That advice is posted in the window of “Foot Traffic”, a great shoe store on 4th street in San Rafael. My Thursday workshop finds many styles to sketch, along with some hats and handbags. Here is some recent work at Foot Traffic (left) and Macy’s (right). The green line drawing of a sneaker was done “blind” (except for the two areas of quick shading). By “blind”, I mean keeping my eyes on the shoe and my pencil (or pen) on the paper. Part of the process involves drawing the object in one continuous stroke, if possible. This is a powerful exercise for learning to draw what you see, and it is the essence of eye-hand coordination. Also, when you can’t see your drawing, you can’t be judgmental of your skill!
One of my favorite venues for sketching people is the Aroma Cafe on 4th street in San Rafael, CA, a couple doors down from the award-winning Art Supply store, Rileystreet. This sketch was done with colored pencil.I love this colorful victorian building on B street @ 3rd. There is a guitar store on the ground floor, and I was delighted to see this old Chevy pickup truck parked in the perfect spot.
First, I began with dark red aquarelle pencil, then added blue and green, to establish the basic structure and lay in some of the darkest values.
Then I added some line work with a Micron black ink pen, size .08. More color, including yellow ochre, was applied. A few strong black accents were added with a Faber-Castell B (brush tip) pen. Finally, water from a Japanese water brush was used to release pigment from the colored pencil strokes.
This sketch was created as part of my demonstration of techniques for improvising a scene by combining elements that are not necessarily visible at the same moment.
The blue wash is the result of my dissolving a couple of tiny figures at the bottom of the page. Then I began again, with two people who were seated in different areas of the market. The whimsical sheep and goat are papier mache creatures hanging from the high ceiling. Signage, a striped awning motif and light fixtures were added, to represent several similar items scattered throughout the market scene.
Drawing people from behind is often advisable, in order to be sneaky, and to avoid having to depict the face.
There is interesting architecture on B Street in San Rafael, around the corner from Rileystreet Art Supplies, where my Thursday drop-in sketching workshop meets. Here are the stages in my sketch of part of a building.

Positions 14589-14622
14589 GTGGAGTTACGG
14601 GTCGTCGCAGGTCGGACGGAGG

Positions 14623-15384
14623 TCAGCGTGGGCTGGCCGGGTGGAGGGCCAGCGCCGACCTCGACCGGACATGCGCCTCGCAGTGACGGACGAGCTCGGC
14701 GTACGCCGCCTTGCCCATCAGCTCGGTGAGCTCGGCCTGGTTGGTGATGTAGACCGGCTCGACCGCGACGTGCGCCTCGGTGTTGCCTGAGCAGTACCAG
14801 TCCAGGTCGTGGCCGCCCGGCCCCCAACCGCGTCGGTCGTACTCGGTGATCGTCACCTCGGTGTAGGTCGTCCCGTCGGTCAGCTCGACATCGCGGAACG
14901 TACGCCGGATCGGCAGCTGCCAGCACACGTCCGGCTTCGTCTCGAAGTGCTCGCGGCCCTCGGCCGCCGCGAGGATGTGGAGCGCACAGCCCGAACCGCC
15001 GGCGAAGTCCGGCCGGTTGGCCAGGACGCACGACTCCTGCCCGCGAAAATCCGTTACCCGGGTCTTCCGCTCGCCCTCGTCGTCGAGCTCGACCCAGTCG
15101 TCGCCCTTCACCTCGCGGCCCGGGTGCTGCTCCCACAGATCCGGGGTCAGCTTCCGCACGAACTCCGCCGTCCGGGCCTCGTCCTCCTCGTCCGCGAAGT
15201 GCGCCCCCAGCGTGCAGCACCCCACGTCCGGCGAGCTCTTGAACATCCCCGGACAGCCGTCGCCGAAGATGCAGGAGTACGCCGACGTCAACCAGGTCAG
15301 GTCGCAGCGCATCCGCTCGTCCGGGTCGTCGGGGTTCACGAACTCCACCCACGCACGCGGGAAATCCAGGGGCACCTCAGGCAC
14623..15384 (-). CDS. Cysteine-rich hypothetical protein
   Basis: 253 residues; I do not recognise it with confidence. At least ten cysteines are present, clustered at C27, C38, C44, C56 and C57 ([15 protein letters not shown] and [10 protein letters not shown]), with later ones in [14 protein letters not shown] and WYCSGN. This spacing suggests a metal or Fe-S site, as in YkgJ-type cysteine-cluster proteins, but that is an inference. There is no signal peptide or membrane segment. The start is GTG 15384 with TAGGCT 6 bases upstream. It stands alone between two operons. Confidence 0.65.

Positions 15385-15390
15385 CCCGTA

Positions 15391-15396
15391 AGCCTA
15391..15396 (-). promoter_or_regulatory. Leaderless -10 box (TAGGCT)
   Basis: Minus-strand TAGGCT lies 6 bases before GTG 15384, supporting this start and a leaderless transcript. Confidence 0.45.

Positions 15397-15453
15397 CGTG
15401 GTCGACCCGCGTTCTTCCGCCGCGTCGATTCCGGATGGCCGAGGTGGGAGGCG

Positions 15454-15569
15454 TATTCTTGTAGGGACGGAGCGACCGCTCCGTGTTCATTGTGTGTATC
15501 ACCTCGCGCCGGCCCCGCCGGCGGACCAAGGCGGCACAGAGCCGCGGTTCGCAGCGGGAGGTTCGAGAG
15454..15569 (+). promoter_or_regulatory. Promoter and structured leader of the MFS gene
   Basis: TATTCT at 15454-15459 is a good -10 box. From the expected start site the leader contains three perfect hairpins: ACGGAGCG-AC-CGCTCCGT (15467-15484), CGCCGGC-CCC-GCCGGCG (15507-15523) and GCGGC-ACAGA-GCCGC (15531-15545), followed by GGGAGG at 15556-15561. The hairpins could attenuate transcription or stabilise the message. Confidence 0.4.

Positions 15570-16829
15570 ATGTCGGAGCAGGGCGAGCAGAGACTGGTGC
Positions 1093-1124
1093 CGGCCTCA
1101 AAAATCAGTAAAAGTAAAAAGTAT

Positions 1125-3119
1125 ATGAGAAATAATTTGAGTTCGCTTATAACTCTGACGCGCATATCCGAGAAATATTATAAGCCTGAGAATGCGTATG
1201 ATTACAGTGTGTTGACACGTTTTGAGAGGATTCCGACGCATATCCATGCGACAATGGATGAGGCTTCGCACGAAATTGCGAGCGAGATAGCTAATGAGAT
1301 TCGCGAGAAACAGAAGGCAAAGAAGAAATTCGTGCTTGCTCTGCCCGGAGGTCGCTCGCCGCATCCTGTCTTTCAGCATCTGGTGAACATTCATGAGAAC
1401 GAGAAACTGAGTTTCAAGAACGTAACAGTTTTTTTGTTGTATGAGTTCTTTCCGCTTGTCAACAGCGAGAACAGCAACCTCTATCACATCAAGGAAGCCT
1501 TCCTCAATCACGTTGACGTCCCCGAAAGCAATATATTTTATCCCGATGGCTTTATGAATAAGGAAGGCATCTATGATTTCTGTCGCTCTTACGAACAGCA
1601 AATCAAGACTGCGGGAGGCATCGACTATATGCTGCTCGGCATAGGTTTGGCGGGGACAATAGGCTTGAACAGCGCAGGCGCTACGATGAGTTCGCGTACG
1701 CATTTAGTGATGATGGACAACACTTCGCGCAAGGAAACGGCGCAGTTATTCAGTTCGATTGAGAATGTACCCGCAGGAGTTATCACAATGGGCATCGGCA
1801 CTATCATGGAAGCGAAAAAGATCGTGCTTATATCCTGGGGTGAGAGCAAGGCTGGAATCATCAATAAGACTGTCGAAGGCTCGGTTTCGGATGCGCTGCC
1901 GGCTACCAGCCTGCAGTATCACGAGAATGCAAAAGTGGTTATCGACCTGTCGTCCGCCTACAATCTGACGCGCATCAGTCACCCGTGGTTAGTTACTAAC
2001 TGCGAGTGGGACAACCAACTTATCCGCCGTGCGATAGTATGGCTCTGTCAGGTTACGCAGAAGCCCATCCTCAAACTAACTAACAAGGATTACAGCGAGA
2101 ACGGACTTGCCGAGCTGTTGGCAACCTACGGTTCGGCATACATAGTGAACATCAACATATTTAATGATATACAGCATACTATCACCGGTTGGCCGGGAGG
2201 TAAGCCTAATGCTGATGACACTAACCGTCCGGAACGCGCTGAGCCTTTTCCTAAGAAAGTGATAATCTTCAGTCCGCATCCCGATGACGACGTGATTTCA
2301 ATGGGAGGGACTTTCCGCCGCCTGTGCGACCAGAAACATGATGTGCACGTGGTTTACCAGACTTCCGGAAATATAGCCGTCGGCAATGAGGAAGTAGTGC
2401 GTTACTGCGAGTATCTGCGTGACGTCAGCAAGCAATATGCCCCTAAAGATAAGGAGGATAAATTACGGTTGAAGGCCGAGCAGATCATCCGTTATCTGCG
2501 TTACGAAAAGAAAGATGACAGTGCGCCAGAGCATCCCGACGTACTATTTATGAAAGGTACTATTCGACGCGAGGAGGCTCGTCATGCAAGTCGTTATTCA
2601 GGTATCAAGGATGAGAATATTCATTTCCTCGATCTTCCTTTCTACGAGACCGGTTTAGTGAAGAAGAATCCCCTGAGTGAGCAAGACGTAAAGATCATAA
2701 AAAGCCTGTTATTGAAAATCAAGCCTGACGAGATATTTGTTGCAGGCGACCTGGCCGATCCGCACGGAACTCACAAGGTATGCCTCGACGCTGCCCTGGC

The first “pass” is done with a dark red aquarelle pencil, to put the basics down as quickly as possible. Then I used a Micron .08 pen to add some line work. Next I added turquoise pencil strokes and used water to blend color. The final version includes some dark accents made with a Faber-Castell B (brush) pen.
All seven of us had a great sketching trip down the Pacific coast to Monterey and Cambria/Hearst Castle. Although the weather was cloudy and drizzly most of the time, we still managed to find (mostly) indoor subjects for sketching. From the ornate pool table legs at Asilomar’s social hall to the collection of tchotchkes at our airbnb Victorian house. After the breathtaking tour of the Upstairs Rooms at Hearst Castle, we found out way to the lavish indoor pool to sketch the marble sculpture and mosaic tile decor. One the way back to the bay area, the elephant seals provided yet another opportunity for sketching.
Join me and a small group of sketchers for a weekend road trip down the Pacific Coast: January 9-10, 2016. We’ll carpool from the Bay Area, stop in Monterey for lunch and sketching (possible locations include Point Lobos and Carmel).
Then we’ll head down to the charming town of Cambria for more sketching, dinner and check into our lodgings (to be arranged). The following day we’ll take the Hearst Castle tour and then sketch the amazing architecture and sculpture.
Workshop fee (instruction, demonstrations and personal coaching) is $120.
A deposit will confirm your space in this sketching adventure.
$60 deposit (Fully refundable if the trip is cancelled for any reason.)
Please reserve your space by December 1st!
This event is fully booked!
Now that the dust has settled (literally!) I’m ready to post some of the sketches I created during my first trip to Burning Man. And what a trip it was! As an Urban Sketcher, I was astounded by the array of choices: people in fantastic costumes, stationary art installations and a breathtaking variety of Mutant Vehicles (aka Art Cars).
We had a lively session yesterday, beginning with a visit to a construction site around the corner from the Rileystreet store. Even though we were careful to stay out of the way of he heavy equipment, we were approached by an agent of the company who made sure we were safe and advised us to check in with the office next time.
Next, back to the Railroad Square area for some drawings at the Aroma Roastery, followed by sketching window displays on 4th street. Finally, a quick sketch of the metal sculpture near the cafe. Quite a variety of subjects!
Fun sketching in Berkeley’s Gourmet Ghetto, around Shattuck and Vine Streets. Always cool to sketch musicians, such as this little band, the Queue. The vocalist, Eve, really appreciated my drawings, which I scanned and emailed to her. She wrote back, “You are so talented and managed to capture us really well in such a fast amount of time. We would love to show our fans and of course have your name plastered all over the place .”